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'Hero' Eatonville officer of Pulse attack loses job, feels 'pushed out'

'Hero' Eatonville officer of Pulse attack loses job, feels 'pushed out'

A Florida police corporal who was credited with saving a man's life during the 2016 Pulse nightclub terrorist attack and now suffers from post-traumatic stress disorder is reportedly being terminated from the force and taking a cut to his pension. Omar Delgado some $1,200 in accrued sick time when his job ends at year's end, the Orlando Sentinel reported.

"I don't need to be a police officer with my gun belt and so forth to do those little tasks", Delgado told reporters.

In six months, Delgado would reach his 10-year anniversary with the force and become vested in his pension.

Delgado was one of the first officers to arrive at Pulse nightclub on June 12, 2016 after a gunman opened fire on patrons inside, killing 49 people in the second-deadliest mass shooting in U.S. history.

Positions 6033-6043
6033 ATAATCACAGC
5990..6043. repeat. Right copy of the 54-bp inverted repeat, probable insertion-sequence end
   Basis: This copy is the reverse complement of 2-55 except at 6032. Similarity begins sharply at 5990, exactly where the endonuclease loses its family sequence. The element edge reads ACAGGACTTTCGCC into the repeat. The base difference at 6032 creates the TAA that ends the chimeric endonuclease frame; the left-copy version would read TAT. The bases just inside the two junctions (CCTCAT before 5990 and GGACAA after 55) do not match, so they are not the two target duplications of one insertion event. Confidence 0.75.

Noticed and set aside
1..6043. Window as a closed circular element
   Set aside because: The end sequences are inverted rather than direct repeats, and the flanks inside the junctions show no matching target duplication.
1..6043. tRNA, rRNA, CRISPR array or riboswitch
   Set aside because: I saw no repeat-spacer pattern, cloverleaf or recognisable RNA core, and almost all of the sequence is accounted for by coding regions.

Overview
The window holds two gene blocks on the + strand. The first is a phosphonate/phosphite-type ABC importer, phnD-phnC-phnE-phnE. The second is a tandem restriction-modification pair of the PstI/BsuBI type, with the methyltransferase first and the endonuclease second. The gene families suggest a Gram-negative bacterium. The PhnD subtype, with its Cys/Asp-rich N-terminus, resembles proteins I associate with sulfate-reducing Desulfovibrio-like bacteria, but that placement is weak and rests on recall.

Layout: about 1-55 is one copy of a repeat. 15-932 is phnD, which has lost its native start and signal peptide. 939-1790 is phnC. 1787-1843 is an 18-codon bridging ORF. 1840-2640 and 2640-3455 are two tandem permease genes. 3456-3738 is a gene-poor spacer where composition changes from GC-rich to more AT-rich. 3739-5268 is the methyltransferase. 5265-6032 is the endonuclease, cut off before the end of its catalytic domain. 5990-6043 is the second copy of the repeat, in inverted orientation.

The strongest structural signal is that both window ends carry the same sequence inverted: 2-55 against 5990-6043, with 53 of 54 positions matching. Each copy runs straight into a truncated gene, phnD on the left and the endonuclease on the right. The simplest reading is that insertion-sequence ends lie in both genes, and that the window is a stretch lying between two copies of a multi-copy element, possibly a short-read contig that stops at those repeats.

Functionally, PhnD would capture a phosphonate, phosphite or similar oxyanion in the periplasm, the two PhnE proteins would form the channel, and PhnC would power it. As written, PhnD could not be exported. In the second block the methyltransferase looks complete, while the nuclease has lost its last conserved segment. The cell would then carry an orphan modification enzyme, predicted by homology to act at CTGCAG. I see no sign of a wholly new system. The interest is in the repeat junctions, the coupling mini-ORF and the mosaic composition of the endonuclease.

Omar Delgado was there when terror struck at Pulse.

Six more months on the job would have allowed Cpl. Delgado and the officers around him dive for the ground, unable to tell where the shots are coming from or at whom they're being fired.

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Delgado plans to apply for disability, but until it is approved he says he will be struggling financially to support his wife and three children. The Orlando Police Department granted early retirement benefits in July to Officer Gerry Realin, 37, who was diagnosed with PTSD and will get about 80 percent of his $70,000 salary each year for life. Officer Delgado says that a year and a half later, he is tormented by the same nightmare each night. Instead, he will only receive 42 percent of his salary starting when he turns 55.

"It's hurtful", Delgado said.

At Tuesday's meeting, Mayor Eddie Cole questioned why funds from the onePULSE Foundation weren't diverted to law enforcement officers and their families but declined to provide additional information about Delgado's dismissal, citing privacy laws.

"It's a small town ... And who is going to help me?"

"I woke up and there were 32,000 replies in 24 hours", Milano said, "And I thought, My God, what just happened?"

A proposed bill requiring coverage for mental health treatment in workers compensation for first responders with PTSD did advance Tuesday in a Florida Senate committee in Tallahassee.